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'Premature' to say recession has ended, economists' committee says

April 12, 2010|Tom Petruno

It's too early to say the recession is over, according to the group of economists who make the official call on U.S. expansions and contractions.

The National Bureau of Economic Research said Monday that its business cycle dating committee met to discuss whether to declare that the economy had reached a trough in the recession that began at the end of 2007. Recent speculation had been that the group would say the downturn ended last summer.

But the economists opted to stay on the side of caution.

"Although most indicators have turned up, the committee decided that the determination of the trough date on the basis of current data would be premature," the NBER said.

In terms of gross domestic product -- the measure of the economy's total output -- U.S. growth resumed in the third quarter of last year after shrinking for four straight quarters.

GDP is just one element that goes into the NBER's calculations. But other gauges of economic activity also have turned positive in the last six to nine months, including manufacturing activity. And in March the economy created a net 162,000 jobs, the most in three years, according to the government's latest employment report.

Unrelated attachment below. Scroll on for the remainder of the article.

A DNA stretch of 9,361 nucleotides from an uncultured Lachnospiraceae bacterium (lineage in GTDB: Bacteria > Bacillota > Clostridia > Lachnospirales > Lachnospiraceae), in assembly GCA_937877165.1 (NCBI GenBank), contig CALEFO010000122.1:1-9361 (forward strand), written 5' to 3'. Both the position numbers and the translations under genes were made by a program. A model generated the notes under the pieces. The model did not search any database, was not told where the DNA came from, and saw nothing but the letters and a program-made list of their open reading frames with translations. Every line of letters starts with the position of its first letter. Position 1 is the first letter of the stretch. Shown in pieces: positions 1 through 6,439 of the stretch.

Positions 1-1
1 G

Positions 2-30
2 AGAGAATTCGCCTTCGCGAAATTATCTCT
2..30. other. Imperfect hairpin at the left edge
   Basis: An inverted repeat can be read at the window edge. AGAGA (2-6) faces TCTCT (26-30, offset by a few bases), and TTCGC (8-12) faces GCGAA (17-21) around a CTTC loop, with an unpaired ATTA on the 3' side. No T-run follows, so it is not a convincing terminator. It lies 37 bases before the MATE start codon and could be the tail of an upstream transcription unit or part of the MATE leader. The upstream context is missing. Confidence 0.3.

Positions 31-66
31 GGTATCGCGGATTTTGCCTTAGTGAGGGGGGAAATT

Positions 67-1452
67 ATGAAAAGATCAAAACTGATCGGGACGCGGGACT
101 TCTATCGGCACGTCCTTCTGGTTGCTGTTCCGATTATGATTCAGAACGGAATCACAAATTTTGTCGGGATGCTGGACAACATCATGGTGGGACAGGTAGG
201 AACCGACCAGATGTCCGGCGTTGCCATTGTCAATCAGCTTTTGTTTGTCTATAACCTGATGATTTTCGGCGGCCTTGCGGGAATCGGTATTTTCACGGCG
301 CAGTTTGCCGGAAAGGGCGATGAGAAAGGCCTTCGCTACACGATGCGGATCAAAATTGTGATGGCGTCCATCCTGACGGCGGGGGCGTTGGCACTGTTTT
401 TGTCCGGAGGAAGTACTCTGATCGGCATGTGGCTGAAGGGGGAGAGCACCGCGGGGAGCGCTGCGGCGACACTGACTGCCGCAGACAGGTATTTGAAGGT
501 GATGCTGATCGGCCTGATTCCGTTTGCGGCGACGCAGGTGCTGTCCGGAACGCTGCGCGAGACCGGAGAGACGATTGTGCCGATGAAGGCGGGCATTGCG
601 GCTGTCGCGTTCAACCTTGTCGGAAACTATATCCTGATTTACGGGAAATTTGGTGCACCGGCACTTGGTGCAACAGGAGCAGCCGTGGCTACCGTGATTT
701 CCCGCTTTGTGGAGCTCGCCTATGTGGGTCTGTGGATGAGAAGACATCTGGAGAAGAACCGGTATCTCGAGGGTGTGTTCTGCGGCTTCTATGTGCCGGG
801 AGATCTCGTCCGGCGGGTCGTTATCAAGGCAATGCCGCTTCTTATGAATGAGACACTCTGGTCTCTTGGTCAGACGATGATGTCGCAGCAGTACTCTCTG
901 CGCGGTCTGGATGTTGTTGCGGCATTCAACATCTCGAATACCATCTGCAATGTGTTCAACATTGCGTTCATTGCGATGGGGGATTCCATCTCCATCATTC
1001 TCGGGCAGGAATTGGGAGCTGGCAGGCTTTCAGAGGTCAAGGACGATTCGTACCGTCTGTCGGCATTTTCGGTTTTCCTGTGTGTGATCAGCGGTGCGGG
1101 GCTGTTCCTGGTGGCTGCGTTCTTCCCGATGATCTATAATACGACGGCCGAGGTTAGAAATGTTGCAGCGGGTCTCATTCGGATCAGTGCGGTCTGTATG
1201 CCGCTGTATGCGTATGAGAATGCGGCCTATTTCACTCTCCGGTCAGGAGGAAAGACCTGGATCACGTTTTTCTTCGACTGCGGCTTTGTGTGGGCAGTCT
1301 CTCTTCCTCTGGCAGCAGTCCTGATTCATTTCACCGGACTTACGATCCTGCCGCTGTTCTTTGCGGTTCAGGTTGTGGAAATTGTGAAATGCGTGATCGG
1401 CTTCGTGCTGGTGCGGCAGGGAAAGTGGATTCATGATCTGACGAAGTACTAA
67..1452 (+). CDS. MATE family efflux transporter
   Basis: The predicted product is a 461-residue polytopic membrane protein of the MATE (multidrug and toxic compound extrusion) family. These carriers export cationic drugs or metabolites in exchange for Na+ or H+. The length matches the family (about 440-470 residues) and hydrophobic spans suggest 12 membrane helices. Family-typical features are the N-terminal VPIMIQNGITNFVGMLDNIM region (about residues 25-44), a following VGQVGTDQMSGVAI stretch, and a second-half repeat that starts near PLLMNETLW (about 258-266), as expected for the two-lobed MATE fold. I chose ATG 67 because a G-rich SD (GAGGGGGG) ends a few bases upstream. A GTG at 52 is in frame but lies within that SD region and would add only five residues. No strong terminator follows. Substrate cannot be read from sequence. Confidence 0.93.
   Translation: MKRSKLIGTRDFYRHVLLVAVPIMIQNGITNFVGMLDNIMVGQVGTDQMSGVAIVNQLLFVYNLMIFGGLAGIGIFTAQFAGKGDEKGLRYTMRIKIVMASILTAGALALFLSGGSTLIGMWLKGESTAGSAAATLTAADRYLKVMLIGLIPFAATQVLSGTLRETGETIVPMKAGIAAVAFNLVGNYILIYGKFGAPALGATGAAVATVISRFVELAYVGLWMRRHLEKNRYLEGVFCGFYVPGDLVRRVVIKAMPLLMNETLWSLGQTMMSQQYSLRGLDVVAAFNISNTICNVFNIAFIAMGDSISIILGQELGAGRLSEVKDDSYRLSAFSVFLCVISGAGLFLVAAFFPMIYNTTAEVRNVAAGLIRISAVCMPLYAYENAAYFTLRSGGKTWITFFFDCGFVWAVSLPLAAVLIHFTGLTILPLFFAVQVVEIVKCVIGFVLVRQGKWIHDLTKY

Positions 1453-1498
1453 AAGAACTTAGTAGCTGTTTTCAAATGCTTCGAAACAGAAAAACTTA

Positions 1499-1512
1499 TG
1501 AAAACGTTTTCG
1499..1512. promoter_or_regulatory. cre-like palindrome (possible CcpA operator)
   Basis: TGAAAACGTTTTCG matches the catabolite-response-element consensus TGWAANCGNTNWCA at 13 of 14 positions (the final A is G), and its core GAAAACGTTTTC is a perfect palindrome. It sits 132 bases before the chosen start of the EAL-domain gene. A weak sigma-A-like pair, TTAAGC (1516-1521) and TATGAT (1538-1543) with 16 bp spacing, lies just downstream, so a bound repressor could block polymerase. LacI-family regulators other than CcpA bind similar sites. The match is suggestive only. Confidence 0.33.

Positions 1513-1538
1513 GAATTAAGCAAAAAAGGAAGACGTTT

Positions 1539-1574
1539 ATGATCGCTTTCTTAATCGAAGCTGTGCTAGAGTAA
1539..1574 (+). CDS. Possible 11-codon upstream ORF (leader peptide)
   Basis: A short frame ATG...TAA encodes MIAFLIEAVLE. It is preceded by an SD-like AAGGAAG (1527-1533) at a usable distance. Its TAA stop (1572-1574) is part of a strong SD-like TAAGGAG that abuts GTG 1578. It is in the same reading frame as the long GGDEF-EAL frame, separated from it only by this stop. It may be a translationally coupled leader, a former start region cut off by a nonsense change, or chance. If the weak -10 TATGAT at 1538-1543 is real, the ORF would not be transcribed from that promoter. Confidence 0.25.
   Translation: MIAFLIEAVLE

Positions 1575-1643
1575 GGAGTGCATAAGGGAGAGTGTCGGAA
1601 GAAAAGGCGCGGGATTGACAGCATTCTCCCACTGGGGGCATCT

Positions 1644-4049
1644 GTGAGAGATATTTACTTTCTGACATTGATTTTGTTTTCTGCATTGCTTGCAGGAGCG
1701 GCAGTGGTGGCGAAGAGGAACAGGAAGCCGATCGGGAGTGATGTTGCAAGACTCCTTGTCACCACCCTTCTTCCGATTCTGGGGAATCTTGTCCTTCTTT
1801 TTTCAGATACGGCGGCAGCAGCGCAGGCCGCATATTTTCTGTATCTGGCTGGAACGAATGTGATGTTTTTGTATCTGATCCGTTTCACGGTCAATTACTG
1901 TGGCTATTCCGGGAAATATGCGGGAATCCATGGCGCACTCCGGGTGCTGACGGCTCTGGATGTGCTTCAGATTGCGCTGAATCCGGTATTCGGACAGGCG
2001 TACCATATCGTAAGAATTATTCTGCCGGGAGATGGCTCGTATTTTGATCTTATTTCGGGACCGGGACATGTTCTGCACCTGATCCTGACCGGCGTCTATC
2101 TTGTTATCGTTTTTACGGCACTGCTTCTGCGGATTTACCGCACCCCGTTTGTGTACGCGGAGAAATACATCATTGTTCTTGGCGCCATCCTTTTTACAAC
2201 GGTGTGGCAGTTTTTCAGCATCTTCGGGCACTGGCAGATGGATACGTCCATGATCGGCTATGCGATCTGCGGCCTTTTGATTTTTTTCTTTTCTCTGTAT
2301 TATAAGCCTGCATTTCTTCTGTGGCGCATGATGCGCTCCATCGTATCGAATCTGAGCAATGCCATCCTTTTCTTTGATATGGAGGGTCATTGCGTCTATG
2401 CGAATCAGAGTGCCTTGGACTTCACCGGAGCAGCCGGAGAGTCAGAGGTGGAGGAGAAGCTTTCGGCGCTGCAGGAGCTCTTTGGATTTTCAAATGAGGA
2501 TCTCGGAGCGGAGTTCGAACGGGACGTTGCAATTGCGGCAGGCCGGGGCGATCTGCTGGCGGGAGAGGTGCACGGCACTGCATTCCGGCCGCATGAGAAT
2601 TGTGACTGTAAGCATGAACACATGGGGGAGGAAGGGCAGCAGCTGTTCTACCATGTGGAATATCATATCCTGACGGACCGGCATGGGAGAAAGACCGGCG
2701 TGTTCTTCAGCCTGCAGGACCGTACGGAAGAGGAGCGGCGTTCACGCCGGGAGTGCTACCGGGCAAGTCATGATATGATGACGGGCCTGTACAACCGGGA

The NBER, however, said that "many indicators are quite preliminary at this time and will be revised in coming months. The committee acts only on the basis of actual indicators and does not rely on forecasts in making its determination of the dates of peaks and troughs in economic activity."

The NBER always takes its time in determining the start and end dates of economic cycles. It took until December 2008 to decide that the recession began in December 2007.

Although the seven-member business cycle dating committee on Monday took a pass on declaring that the downturn officially had ended, it reaffirmed its view that the start date was December 2007.

If the recession ended in July 2009, as some economists have speculated, it lasted 19 months. That would make it the longest one since the 43-month decline of the Great Depression, from August 1929 to March 1933, according to the NBER's records.

tom.petruno@latimes.com

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